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Directed by Matt Cooper, Martin Kunert, David Semel, 1997
Written by Martin Kunert, Eric Manes, Matt Cooper

How does one review a piece of horror best described as cute? I’ve got no problems with CAMPFIRE TALES, which may as well be the Showtime version of “ARE YOU AFRAID OF THE DARK?”. I’m sure they had a hoot making it and I had a tolerable time watching it, so why should I beat up on it for being adorable? CAMPFIRE TALES is the straight-to-video equivalent of a kid playing dress up in his father’s pants. Cotton candy horror. Fluffy, fleeting and sweet all at once with nothing of value inside or out.

Either the title or the trio of directors listed above should give it away, but if not (and if not, feel free to have your inadequate mind blown), CAMPFIRE TALES is an omnibus anthology centered around the stories four teens tell around a, well, don’t make me type it, while waiting for help to reach their car accident crash site. It opens with what is without hesitation the most repeated urban legend of all time. Escaped mental patient with a hook for a hand. I’d like to say this segment offers any thing new to the story, but it does not.  However, it is over within minutes and the guy/gal parked at makeout lane are James Marsden and Amy Smart. Yes, I had the very same reaction.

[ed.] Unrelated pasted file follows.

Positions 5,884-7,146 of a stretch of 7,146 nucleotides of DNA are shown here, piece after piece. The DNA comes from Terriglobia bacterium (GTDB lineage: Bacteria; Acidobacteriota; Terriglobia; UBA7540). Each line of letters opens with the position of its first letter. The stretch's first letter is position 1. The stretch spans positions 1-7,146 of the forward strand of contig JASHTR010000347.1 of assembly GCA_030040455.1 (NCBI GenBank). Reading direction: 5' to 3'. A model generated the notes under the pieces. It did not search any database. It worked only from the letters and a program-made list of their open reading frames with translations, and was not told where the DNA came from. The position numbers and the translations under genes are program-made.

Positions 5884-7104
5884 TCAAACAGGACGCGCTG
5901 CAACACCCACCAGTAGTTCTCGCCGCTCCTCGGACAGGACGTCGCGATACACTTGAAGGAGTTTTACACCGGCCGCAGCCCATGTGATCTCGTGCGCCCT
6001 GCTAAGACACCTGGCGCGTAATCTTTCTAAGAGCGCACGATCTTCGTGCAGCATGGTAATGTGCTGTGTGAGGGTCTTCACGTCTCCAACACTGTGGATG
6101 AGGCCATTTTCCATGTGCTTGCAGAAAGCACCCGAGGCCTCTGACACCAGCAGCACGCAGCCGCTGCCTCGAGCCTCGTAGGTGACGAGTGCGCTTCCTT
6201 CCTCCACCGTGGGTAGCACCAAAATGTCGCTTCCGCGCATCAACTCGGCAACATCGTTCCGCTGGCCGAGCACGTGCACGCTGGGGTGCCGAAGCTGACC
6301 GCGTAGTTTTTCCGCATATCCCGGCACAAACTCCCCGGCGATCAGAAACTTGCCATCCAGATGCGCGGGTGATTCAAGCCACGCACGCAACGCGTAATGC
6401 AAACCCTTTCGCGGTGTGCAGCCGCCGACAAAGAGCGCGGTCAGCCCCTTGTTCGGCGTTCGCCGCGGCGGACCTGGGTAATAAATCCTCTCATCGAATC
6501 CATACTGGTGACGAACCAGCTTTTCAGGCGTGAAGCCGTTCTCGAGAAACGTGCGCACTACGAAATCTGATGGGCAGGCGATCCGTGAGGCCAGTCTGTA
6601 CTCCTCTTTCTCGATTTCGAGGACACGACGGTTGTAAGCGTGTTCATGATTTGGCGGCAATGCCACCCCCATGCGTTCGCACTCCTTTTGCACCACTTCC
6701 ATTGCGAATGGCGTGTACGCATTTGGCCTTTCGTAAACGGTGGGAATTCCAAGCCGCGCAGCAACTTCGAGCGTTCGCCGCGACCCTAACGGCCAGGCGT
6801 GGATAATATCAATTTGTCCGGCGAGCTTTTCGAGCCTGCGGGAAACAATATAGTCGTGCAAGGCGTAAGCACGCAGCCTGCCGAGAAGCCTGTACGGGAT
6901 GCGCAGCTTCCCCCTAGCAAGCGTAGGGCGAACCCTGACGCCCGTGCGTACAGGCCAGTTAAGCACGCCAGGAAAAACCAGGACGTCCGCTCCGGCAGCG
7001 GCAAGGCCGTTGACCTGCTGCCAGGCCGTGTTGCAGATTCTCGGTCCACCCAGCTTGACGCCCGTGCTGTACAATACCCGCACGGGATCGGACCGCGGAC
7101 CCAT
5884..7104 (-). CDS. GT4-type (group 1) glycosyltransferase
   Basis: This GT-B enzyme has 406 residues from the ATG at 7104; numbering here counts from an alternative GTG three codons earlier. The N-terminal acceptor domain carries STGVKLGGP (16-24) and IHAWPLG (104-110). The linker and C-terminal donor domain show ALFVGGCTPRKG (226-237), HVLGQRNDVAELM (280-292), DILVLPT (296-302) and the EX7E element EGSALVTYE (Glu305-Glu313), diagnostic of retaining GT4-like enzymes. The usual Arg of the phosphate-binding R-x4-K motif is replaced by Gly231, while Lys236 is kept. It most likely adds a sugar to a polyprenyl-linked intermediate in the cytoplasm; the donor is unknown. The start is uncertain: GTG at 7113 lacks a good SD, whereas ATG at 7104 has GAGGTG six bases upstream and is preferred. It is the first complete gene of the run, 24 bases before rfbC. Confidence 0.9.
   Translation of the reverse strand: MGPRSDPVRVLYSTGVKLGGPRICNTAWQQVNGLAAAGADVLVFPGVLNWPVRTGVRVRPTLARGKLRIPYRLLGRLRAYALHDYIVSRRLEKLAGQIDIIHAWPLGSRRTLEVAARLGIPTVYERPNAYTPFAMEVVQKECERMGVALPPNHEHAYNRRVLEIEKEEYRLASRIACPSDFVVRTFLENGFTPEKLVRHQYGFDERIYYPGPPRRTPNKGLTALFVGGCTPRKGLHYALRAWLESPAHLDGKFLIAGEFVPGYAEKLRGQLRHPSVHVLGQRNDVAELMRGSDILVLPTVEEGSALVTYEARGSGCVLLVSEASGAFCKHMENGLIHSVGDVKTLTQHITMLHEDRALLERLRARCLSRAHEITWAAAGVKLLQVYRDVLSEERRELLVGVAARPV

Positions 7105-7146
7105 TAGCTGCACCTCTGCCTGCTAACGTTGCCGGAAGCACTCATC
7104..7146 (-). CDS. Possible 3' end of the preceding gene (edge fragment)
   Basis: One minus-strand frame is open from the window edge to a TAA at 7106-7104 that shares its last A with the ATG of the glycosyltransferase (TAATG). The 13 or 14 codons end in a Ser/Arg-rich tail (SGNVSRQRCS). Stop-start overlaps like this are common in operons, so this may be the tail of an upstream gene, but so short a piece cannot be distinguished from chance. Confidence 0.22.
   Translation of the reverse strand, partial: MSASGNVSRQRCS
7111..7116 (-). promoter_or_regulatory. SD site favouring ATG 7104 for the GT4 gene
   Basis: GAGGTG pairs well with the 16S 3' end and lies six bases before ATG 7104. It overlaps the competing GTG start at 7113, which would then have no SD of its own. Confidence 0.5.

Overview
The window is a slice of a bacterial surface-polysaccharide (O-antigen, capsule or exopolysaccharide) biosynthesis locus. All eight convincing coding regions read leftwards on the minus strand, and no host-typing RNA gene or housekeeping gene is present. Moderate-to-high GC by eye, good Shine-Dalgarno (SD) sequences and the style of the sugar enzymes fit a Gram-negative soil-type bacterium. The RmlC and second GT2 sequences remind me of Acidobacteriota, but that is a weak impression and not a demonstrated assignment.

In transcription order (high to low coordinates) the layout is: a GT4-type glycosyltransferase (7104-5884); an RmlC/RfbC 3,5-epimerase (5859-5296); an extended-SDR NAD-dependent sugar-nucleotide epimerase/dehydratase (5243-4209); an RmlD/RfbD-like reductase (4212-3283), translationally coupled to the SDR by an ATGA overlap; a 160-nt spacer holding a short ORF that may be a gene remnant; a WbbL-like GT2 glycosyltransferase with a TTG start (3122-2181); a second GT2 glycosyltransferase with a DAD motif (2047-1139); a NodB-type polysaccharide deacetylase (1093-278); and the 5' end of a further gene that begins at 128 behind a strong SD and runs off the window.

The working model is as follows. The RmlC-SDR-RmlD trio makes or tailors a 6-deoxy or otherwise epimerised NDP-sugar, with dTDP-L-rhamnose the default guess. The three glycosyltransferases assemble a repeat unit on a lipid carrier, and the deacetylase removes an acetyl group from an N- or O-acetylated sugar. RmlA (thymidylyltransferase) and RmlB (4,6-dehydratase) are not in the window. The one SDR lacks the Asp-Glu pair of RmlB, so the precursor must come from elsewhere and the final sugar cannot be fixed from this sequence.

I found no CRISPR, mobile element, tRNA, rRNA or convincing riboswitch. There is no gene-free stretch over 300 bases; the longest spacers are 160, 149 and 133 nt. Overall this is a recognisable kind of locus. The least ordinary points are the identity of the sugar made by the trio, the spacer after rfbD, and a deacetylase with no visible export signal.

CAMPFIRE TALES actually boasts quite a few fresh Hollywood faces. Aside from Marsden and Smart, you’ve got Christine Taylor and Christopher Masterson as two of the teens, Glenn Quinn (recognizable to any fan of “ANGEL”) as a ghost stricken traveler, and muthafrakin Ron Livingston as a husband from the Bronx who is fighting werewolves (or something) on his honeymoon whenever not involved in the slowest thrusting sex scene ever filmed.

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